Diabetics who don't exercise have 70 percent higher risk for cardiovascular death
A study reported yesterday, on World Diabetes Day, drives home the point that diabetes can't be managed effectively without exercise.
The research, published in the European Journal of Preventive Cardiology, found that diabetics who engage in low levels of physical activity have about a 70 percent greater risk for cardiovascular death than those who exercise regularly.
Other studies have shown that diabetics are about five times more likely to develop heart disease or stroke than their peers, suggesting that regular physical activity for diabetics isn't just a nice goal to aim for, but a necessary component to avoiding early death.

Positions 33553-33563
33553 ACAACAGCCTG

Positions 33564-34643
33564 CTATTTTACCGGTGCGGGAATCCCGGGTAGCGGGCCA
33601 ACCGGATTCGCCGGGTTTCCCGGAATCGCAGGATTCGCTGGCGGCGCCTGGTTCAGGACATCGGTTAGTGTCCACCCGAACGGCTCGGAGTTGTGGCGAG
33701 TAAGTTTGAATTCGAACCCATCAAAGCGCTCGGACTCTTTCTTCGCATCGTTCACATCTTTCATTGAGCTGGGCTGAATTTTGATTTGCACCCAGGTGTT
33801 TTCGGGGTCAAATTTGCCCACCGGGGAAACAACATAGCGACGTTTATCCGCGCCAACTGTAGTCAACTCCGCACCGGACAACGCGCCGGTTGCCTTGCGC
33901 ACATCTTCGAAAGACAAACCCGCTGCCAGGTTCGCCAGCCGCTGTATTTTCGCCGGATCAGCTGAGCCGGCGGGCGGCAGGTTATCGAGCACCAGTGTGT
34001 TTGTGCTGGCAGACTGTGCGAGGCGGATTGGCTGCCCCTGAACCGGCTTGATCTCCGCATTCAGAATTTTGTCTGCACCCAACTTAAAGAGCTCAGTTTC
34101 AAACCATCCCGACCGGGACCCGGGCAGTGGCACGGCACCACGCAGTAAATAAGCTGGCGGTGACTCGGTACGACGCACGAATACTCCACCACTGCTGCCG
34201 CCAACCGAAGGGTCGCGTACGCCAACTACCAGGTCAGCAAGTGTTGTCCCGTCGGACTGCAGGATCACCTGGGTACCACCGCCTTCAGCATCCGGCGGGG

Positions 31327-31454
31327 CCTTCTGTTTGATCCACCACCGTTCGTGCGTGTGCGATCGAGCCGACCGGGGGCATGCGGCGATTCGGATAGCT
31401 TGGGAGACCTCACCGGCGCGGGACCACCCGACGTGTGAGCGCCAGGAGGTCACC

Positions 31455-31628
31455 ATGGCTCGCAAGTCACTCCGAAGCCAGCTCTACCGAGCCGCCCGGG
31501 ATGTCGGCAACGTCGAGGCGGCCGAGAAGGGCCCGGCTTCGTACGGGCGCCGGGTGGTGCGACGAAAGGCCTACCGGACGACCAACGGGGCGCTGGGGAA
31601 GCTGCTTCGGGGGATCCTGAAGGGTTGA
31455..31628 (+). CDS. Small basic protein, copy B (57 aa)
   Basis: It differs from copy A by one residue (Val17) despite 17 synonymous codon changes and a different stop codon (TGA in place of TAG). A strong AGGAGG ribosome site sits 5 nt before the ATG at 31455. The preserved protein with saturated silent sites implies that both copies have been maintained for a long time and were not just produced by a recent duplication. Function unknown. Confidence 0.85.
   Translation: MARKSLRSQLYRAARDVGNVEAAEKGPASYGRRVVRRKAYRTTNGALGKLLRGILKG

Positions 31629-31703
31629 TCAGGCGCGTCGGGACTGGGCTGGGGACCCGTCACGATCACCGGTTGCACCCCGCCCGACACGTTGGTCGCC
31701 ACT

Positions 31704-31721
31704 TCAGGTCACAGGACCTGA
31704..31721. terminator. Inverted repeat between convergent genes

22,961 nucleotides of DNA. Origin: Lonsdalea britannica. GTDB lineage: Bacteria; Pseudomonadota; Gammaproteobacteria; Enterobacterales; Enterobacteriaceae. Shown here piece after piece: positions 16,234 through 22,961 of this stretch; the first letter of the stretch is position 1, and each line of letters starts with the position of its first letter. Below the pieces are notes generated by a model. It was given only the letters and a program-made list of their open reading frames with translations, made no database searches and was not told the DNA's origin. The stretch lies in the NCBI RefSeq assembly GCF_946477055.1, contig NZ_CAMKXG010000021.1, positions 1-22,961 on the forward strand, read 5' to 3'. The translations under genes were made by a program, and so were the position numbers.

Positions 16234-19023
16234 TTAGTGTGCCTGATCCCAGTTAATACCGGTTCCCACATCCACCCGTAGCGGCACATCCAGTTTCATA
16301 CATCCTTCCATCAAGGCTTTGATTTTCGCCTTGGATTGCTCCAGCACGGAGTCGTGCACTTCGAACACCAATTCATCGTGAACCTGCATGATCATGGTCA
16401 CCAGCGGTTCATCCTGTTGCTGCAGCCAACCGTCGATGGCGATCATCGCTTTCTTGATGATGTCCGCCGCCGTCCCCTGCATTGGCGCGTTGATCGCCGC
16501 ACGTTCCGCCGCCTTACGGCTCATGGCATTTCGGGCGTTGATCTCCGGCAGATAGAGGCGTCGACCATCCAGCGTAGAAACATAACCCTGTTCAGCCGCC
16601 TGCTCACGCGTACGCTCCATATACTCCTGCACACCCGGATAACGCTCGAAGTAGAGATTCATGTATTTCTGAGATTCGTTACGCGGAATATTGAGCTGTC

The new study defined low-level activity as exercising zero to two times per week for 30 minutes. High-level activity was defined as exercising three or more times per week.
Researchers studied 15,462 subjects from the Swedish National Diabetes Register with a mean age of 60. The subjects were followed for five years, or until a first cardiovascular event or death.
Participants who were defined as low-level activity subjects had a 70 to 110 percent higher risk for cardiovascular disease and mortality than other subjects.
The research team commented that simply stepping up the duration and frequency of exercise after a type 2 diabetes diagnosis can help lower risk of cardiovascular complications – and early death.
"The message from this study is clear," said study author Dr. Björn Zethelius, from the University of Uppsala in Sweden. "Avoid a sedentary lifestyle. Engage in physical activity. Alongside diet, these are the cornerstone of type 2 diabetes treatment. If you are presently on a low level of physical activity, do more."
Source: European Society of Cardiology